Entertainment Style Victoria’s Secret show officially cancelled after backlash and poor ratings

Victoria’s Secret show officially cancelled after backlash and poor ratings

Miranda Kerr does her Angel thing in the 2012 Victoria's Secret Fashion Show in New York. Photo: Getty
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Amid plunging ratings, a body diversity controversy and a Jeffrey Epstein link, lingerie company Victoria’s Secret has confirmed its 2019 fashion show is a bust.

Longtime Australian ‘Angel’ Shanina Shaik first leaked the news in July, telling the Daily Telegraph “unfortunately” the show had been cancelled.

“It’s something I’m not used to because every year around this time I’m training like an Angel.”

In its heyday, the show saw Angels flown around on private jets in team outfits, discussing their favourite underwear workout routines and parading in bejewelled garter belts and oversized wings.

Now it is seen as exclusionary and representing an outmoded standard of beauty in the ‘Me Too’ era.

Former Angel Karlie Kloss quit in 2015, telling Vogue in July the show clashed with her feminist values.

At the time, Victoria’s Secret was one of Kloss’ most lucrative contracts, and she returned to the show in 2017.

“I didn’t feel it was an image that was truly reflective of who I am and the kind of message I want to send to young women around the world about what it means to be beautiful,” she said.

Karlie Kloss
Karlie Kloss walks in 2017’s Victoria’s Secrets show in Shanghai. Photo: Getty

Announcing the cancellation on Thursday (US time), Stuart B. Burgdoerfer, chief financial officer of Victoria’s Secret’s parent company L Brands, said the show had been “a remarkable branding achievement.”

As first reported by Women’s Wear Daily, he promised “more to come” and said Victoria’s Secret is “figuring out how to advance the positioning of the brand.”

L Brands’ shares have fallen more than 30 per cent this year, according to CNBC. Since 2016, Victoria’s Secrets’ sales have reportedly steadily declined and Mr Burgdoerfer said the show didn’t provide bang for buck, according to Fortune.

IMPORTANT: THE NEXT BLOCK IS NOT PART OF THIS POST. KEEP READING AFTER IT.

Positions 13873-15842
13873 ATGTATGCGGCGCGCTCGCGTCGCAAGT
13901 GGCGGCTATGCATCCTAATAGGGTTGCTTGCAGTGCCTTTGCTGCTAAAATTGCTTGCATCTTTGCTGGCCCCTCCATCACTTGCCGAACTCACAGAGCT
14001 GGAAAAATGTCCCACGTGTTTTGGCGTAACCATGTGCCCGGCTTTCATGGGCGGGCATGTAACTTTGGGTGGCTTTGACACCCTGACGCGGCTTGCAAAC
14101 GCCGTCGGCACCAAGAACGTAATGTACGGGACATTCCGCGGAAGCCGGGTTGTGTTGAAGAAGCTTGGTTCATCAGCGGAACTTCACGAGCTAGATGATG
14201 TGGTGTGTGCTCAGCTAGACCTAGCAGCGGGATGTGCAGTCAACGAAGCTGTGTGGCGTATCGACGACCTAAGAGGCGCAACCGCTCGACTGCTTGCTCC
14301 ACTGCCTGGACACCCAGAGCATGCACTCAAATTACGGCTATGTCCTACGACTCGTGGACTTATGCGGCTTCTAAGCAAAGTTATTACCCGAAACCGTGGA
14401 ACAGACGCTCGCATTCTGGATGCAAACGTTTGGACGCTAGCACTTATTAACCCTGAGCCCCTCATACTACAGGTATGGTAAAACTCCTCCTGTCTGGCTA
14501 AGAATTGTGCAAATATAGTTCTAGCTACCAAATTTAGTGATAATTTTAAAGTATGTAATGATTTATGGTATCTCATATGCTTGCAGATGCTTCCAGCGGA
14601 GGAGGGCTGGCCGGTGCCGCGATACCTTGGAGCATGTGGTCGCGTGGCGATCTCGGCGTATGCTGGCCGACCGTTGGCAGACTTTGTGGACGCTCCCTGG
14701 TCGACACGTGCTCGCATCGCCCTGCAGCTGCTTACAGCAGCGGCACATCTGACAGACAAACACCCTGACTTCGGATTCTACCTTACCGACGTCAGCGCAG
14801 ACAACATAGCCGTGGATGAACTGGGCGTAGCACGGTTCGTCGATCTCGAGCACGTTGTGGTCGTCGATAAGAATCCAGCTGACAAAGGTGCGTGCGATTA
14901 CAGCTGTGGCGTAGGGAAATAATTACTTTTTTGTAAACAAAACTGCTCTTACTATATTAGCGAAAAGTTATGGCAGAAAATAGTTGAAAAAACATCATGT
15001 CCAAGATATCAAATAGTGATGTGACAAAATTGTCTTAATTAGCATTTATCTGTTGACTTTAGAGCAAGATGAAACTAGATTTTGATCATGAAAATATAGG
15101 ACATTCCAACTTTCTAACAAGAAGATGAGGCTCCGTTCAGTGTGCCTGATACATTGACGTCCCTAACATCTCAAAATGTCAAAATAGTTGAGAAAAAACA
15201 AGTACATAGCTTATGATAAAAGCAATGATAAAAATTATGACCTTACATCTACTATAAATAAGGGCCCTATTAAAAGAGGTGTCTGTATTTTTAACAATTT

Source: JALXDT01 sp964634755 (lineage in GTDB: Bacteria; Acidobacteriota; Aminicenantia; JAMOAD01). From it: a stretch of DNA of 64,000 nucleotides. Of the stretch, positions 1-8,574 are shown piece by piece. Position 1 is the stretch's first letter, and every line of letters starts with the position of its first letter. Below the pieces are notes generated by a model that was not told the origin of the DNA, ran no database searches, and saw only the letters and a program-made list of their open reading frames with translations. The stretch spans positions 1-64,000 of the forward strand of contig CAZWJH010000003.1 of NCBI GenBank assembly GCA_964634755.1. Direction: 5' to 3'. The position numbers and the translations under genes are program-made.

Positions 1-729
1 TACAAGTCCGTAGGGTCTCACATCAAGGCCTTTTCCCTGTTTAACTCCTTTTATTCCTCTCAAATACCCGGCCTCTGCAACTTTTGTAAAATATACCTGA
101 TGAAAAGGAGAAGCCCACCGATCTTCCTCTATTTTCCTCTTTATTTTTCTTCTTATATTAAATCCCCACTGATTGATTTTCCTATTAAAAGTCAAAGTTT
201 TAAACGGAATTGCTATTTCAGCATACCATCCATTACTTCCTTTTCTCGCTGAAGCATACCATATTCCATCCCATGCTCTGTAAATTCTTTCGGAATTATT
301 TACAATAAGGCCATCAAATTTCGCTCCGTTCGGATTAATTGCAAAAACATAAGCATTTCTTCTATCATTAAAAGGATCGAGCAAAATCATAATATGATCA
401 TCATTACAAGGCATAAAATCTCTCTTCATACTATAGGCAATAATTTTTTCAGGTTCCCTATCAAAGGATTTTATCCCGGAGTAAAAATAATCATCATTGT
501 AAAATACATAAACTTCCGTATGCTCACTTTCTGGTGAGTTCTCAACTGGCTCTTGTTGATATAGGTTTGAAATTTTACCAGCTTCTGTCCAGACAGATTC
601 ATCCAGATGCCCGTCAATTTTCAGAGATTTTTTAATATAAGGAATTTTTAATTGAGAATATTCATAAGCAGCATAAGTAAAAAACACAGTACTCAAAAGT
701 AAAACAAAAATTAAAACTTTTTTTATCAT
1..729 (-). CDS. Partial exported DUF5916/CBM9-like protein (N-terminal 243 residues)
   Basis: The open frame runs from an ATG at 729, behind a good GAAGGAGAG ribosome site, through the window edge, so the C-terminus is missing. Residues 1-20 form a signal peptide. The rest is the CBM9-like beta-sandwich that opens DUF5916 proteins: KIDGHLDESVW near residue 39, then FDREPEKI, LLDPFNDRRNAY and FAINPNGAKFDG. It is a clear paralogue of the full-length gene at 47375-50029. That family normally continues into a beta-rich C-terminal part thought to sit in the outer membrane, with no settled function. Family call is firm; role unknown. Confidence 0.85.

The show launched in 1995 and Miranda Kerr, Gisele Bundchen and Naomi Campbell all took to the runway.

It was first broadcast on TV in 2001 on the US ABC network. CBS picked it up from 2002 to 2017, and it went back to ABC last year.

Ratings for the 2018 show were among the worst ever, according to CNBC.

3.3 million Americans tuned in, a fall of nearly two million from the previous year and a world away from the over 12 million viewers who watched in 2001.

Heidi Klim Naomi Campbell Gisele Bundchen
Heidi Klum, Naomi Campbell and Gisele Bundchen in 2005’s show. Photo: Getty

Victoria’s Secret will still be marketing its wares through “more current platforms” including social media but “immediate” plans are not “similar in magnitude to the fashion show,” Mr Burgdoerfer said.

A memo was sent to Victoria’s Secret employees in May by L Brands CEO Les Wexler, saying network TV had stopped being the “right fit” for the annual show.

The company has been under pressure since it was revealed Mr Wexler was a close friend of dead pedophile Jeffrey Epstein, whose links to Prince Andrew have plunged Buckingham Palace into a crisis.

Winnie Harlow
Winnie Harlow walks for Victoria’s Secret in 2018. Photo: Getty

The show was also criticised for its models’ lack of diversity.

There was an outcry last year when former chief marketing officer Ed Razek told Vogue there was “no room” for plus sized models in the show, and that trans models would not be hired.

“No. No, I don’t think we should. Well, why not? Because the show is a fantasy,” said Mr Razek, who stepped down in August.

He later apologised for his “insensitive” remark and said transgender models had come to casting, but “they didn’t make it.”

In 2018 the lingerie brand expanded diversity in the show by casting 19 models of colour including Winnie Harlow, the first Victoria’s Secret angel with vitiligo.

It has not been confirmed if the show will return after a hiatus or is gone for good.